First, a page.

A few weeks ago, I came very close to investing in an Ilford/Paterson Starter Kit so that I could process film at home. I have four exposed rolls of 35mm HP5+ sitting on my shelf, and I thought that developing them at home might be a nice way to kill a bit of lockdown time. However, I still wouldn’t be able to print them, due to the difficulties of creating a darkroom in my flat. And with lockdown now easing, it probably won’t be long until I can get to Holborn Studios and hire their darkroom as usual.
So in this article I’ll talk through the process of developing a roll of black-and-white 35mm, as I would do it in the Holborn darkoom. If you haven’t already, you might want to read my post about how film works first.
You will need
- Exposed roll of 35mm, with the tail of the film still sticking out of the cassette
- Changing bag, or a room that you can completely eliminate ALL light from
- Paterson tank, or similar developing tank
- Measuring cylinders
- Drying hooks
- Developer, e.g. Kodak HC-110
- Washing-up liquid
- Negative storage sheet
- Easy access to running water
- Somewhere dust-free to dry the negatives
Loading the developing tank
The first step is to transfer the exposed film from its cassette – which is of course light-proof – into the Paterson tank, which is designed to admit the developing chemicals but not light. This transfer must take place in complete darkness, to avoid fogging the film. I’ve always done this using a changing bag, which is a black bag with a double seal and elasticated arm-holes.
Start by putting the following items into the bag: the film cassette, scissors and the various components of the Paterson tank, including the spiral. It’s wise to put in an empty film canister too, in case something goes wrong, and if the tail of your film isn’t sticking out of the cassette then you’ll need a can opener as well.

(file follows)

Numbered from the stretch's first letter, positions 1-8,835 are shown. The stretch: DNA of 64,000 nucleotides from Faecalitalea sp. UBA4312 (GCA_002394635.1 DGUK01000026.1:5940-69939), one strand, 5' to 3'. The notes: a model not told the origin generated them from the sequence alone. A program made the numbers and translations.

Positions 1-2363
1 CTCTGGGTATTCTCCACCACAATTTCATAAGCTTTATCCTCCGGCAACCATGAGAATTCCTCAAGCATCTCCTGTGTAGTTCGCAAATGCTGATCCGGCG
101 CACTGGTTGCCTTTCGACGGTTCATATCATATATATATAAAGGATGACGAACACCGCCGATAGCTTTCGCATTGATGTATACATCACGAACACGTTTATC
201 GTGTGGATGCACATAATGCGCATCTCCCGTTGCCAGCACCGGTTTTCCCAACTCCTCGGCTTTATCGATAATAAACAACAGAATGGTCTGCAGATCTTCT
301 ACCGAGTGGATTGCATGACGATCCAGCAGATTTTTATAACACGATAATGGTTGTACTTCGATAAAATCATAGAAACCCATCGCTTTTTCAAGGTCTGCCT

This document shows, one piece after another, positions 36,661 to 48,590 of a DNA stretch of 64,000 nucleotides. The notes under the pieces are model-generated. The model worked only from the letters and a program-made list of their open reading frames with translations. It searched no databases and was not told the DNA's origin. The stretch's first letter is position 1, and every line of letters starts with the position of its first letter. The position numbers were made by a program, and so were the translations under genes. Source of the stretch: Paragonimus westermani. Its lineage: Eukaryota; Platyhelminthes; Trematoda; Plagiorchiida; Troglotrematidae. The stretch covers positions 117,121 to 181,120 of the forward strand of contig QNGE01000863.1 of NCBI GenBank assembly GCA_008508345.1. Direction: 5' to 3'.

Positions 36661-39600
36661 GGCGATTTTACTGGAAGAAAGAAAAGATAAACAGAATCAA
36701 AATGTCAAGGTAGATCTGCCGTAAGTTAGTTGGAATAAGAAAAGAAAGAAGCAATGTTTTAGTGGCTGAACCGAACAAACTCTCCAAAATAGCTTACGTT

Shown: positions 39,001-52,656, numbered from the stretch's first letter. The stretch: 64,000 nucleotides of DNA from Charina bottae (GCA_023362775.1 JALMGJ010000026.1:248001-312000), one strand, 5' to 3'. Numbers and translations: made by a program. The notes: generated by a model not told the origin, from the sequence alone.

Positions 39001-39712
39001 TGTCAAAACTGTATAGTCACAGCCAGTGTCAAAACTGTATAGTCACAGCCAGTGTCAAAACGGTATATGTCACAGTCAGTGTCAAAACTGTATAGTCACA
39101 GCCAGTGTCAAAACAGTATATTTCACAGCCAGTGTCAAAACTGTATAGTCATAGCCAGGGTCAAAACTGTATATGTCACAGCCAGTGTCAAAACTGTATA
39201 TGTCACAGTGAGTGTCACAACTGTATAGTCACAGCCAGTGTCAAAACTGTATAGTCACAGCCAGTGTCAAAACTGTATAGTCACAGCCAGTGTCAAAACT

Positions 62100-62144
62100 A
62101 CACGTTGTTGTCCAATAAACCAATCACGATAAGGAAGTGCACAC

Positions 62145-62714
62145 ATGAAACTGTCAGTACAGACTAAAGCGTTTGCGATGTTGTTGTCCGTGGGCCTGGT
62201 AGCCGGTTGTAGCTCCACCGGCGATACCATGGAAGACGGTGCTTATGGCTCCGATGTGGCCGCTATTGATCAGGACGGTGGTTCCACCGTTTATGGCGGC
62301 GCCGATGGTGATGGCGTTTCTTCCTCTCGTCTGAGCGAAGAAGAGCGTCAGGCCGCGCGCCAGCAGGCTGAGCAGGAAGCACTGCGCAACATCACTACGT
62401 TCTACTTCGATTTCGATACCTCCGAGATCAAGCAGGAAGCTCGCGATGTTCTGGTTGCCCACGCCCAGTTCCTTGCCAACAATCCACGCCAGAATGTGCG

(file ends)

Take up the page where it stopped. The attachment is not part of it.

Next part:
Seal the bag, put your arms in, and pull all the film out of the cassette. It’s important NOT to remove your arms from the bag now, until the film is safely inside the closed tank, otherwise light can get in through the arm-holes and fog the film.
Use the scissors to cut the end of the film from the cassette, and to trim the tongue (narrower part) off the head of the film.
Now we come to the most difficult part, the part which always has me sweating and swearing and regretting all my life choices: loading the film onto the spiral. I have practised this with dead film many times, but when I’m fumbling around in the dark of the changing bag it’s a hundred times harder.
It’s hard to describe loading the spiral verbally, but this blog post by Chris Waller is very clear and even includes pictures. (Chris recommends cutting a slight chamfer onto the leading corners of the film, which I shall certainly try next time, as well as using your thumbs to keep the film flat on its approach to the reel.)
If you’re working with 120 film, the loading process is very slightly different, and this video describes it well.
Once the spiral is loaded, you can thread it onto the core, place the core inside the tank, and then put the lid on. It is now safe to open the bag.
Holborn Studios’ darkroom is stocked with a working solution of Kodak HC-110 developer, but if you don’t have this luxury, or you’re not using the Ilford Simplicity packs, then you’ll need to make up a working solution yourself by diluting the developer according to the manufacturer’s instructions. For HC-110 dilution B, which is what Holborn uses, it’s 1+31, i.e.one part concentrated developer to 31 parts water. The working solution has a limited shelf life, so again consult the manufacturer’s instructions.